WHERE IS YOUR COMPANY LOCATED?
MAY I TALK WITH SOME OF YOUR PREVIOUS CUSTOMERS?
Prior performance is one of the best indicators of future performance. Ask the roofing company for at least three past clients to ask if they were satisfied with the work done on their roof. This gives you a chance to see how satisfied their previous customers were with their work. If your pro hesitates or refuses to share references, it may be a sign to keep looking.
Also look at reviews with the Better Business Bureau (BBB), Facebook, Google, or Angie’s List. Don’t be turned off if a company has a negative review but rather look to see how it responded to any criticism it may have received.
MAY I SEE PICTURES OF YOUR PREVIOUS WORK?
WHAT IS THE MANUFACTURER WARRANTY ON THE MATERIALS?
IS YOUR COMPANY CERTIFIED BY THE MATERIAL MANUFACTURER?
WHAT IS THE LABOR WARRANTY ON THE NEW ROOF?
DOES YOUR COMPANY HAVE A LICENSE TO PERFORM THIS WORK?
WHAT INSURANCE LIMITS DOES YOUR COMPANY CARRY?
WHO WILL BE DOING THE WORK AND HOW LONG WILL IT TAKE?
HOW MUCH WILL IT COST?
The price is often the first thing homeowners think about, but it’s just one part of the hiring process. Do not hire a roofing company based solely on the lowest price because they may not provide the same value as companies with slightly higher pricing. Cheap estimates drive down the market and anyone with overhead and proper insurance must establish pricing to cover such costs.
Those that do work on the side or are just working out of a pick-up truck can always do the work cheaper but in the long run, you get what you pay for (Lo barato sale caro.). Customers that are sold on price as their sole criteria ultimately end up spending more to fix problems, and many of these problems would have been covered under a workmanship guarantee by a reputable established roofing company. A quality roofing company will complete your job on time, to code, and will be there to handle any mistakes it may make.
WHAT ARE THE PAYMENT TERMS?
We have all heard horror stories of contractors who receive money for a project only to not complete the work or worse, never start! Ask the roofing company what payment terms it requires and pay with a check or credit card so that you always have a way to prove payment. Attempt to avoid paying with cash. Resist dealing with any company who asks you to pay for an entire job up-front. A deposit of one-third of the total price is standard procedure and provides some security to companies because there are also homeowners who do not pay for services rendered. It is a common and accepted practice for professional roofing companies to ask for a payment schedule that parallels the work.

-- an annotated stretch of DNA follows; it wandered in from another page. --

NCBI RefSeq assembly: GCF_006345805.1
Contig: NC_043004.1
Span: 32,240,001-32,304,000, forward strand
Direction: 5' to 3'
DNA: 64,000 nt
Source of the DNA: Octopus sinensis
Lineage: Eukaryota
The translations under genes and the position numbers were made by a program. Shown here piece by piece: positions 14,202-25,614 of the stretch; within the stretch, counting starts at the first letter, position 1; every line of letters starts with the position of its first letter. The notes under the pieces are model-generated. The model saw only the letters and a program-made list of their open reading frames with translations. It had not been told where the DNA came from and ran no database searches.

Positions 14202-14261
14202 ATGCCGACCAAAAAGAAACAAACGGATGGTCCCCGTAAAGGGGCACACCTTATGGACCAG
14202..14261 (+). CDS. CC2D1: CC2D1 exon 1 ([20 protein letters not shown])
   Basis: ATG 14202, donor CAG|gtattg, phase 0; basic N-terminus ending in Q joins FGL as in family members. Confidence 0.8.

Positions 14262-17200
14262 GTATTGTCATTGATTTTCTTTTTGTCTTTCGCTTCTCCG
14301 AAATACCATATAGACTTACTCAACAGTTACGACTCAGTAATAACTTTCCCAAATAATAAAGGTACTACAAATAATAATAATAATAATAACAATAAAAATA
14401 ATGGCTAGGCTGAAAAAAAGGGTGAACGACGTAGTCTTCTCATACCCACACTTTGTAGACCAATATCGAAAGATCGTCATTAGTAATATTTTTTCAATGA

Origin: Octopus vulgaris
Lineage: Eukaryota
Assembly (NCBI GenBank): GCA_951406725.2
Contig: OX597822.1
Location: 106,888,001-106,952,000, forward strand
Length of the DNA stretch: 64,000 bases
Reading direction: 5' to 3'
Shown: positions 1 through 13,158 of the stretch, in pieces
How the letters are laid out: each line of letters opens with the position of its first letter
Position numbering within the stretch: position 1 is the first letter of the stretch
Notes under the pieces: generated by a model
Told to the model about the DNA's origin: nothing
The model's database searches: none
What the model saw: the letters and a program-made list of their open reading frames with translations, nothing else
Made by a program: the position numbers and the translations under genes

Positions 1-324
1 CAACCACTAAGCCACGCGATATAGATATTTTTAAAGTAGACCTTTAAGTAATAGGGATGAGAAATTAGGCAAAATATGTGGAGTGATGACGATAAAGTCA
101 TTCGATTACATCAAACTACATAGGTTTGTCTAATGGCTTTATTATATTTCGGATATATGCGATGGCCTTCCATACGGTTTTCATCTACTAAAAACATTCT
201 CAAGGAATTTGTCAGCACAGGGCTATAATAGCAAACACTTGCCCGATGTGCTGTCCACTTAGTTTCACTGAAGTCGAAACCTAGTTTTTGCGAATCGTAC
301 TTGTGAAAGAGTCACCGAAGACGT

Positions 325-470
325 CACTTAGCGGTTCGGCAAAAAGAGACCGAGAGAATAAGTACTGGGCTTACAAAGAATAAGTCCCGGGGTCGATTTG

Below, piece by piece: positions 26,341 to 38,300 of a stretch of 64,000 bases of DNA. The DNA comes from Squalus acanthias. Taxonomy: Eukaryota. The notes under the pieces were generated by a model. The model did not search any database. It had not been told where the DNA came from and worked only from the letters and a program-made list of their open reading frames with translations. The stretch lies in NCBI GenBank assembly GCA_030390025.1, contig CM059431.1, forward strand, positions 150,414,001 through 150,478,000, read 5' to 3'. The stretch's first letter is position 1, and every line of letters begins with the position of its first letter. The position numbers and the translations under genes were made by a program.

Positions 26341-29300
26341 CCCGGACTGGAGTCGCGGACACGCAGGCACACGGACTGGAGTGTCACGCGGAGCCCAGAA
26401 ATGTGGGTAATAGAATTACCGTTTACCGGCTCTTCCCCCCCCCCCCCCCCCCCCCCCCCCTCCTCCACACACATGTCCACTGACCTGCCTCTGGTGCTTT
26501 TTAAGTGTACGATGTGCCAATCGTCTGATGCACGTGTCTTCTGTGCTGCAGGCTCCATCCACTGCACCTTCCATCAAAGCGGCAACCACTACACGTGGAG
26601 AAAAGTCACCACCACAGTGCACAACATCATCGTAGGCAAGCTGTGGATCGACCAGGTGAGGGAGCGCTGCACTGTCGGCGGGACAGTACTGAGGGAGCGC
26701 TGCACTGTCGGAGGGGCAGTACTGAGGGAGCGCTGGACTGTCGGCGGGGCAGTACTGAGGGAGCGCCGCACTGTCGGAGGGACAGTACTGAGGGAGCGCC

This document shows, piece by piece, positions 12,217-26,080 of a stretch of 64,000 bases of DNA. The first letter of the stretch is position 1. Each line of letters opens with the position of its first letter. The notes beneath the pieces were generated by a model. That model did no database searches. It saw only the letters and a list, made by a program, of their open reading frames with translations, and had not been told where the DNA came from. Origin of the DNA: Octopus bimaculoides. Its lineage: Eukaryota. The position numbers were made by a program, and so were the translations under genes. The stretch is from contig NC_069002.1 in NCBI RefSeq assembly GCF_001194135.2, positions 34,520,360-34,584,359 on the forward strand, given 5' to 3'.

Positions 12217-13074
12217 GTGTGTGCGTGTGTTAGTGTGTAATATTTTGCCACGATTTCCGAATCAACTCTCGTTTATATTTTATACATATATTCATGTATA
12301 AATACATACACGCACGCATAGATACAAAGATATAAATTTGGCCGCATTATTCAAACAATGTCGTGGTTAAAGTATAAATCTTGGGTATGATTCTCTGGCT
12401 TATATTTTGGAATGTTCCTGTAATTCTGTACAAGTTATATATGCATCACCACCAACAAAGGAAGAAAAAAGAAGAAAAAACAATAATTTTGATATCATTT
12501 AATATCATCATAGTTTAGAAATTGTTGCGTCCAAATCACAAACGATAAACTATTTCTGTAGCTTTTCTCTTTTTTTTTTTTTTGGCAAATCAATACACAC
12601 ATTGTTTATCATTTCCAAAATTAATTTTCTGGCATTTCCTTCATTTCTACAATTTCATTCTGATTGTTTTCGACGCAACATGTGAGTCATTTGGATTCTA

WHICH MATERIALS WILL YOU USE?
Make sure your roofing company gives you a detailed list of the materials it is proposing to install on your list and that the same materials are the same ones that show up the day your project begins. Ask that the contract include the name brands of the materials that will be used so you can make an even comparison with other estimates you may receive. All materials are not made the same. Although two people may sell you a “truck” for the same price, one may be a premium, leather interior, 4 wheel-drive monster with all of the bells and whistles, while the other might be a rust bucket you have to roll down the hill to get started.
WHO WILL SUPERVISE THE WORK?
MAY I HAVE THIS IN WRITING?
Get explicit details and cost in a signed contract that you keep a copy of! Putting everything in writing and having all parties sign helps mitigate disputes before, during, and after a project. Read the contract carefully before signing. Professional companies won’t be annoyed if you take the time to understand the terms of your agreement. Most will be happy to sit down with you and explain parts you don’t understand.
Ask for updated estimates. Sometimes, project needs change and your company has to revise its original estimate. Ask for an explanation but don’t sign amendments if it doesn’t make sense. It is common to encounter unexpected repairs and price increases on roofing materials but you will want to confirm that the changes are reasonable and within your budget before proceeding.
HAS THE COMPANY COMMUNICATED WELL?
Communication is paramount. Did the company return your phone call or email? Did they send the documentation that you asked them to? Did they follow through? If you answered “no” to these questions, then make sure you communicate your concerns to the company representative immediately. If they still can’t make good, walk away. Communication is key to every business. If you aren’t getting what you need on the front end when they are trying to earn your business, what will happen once you have committed the work to them?.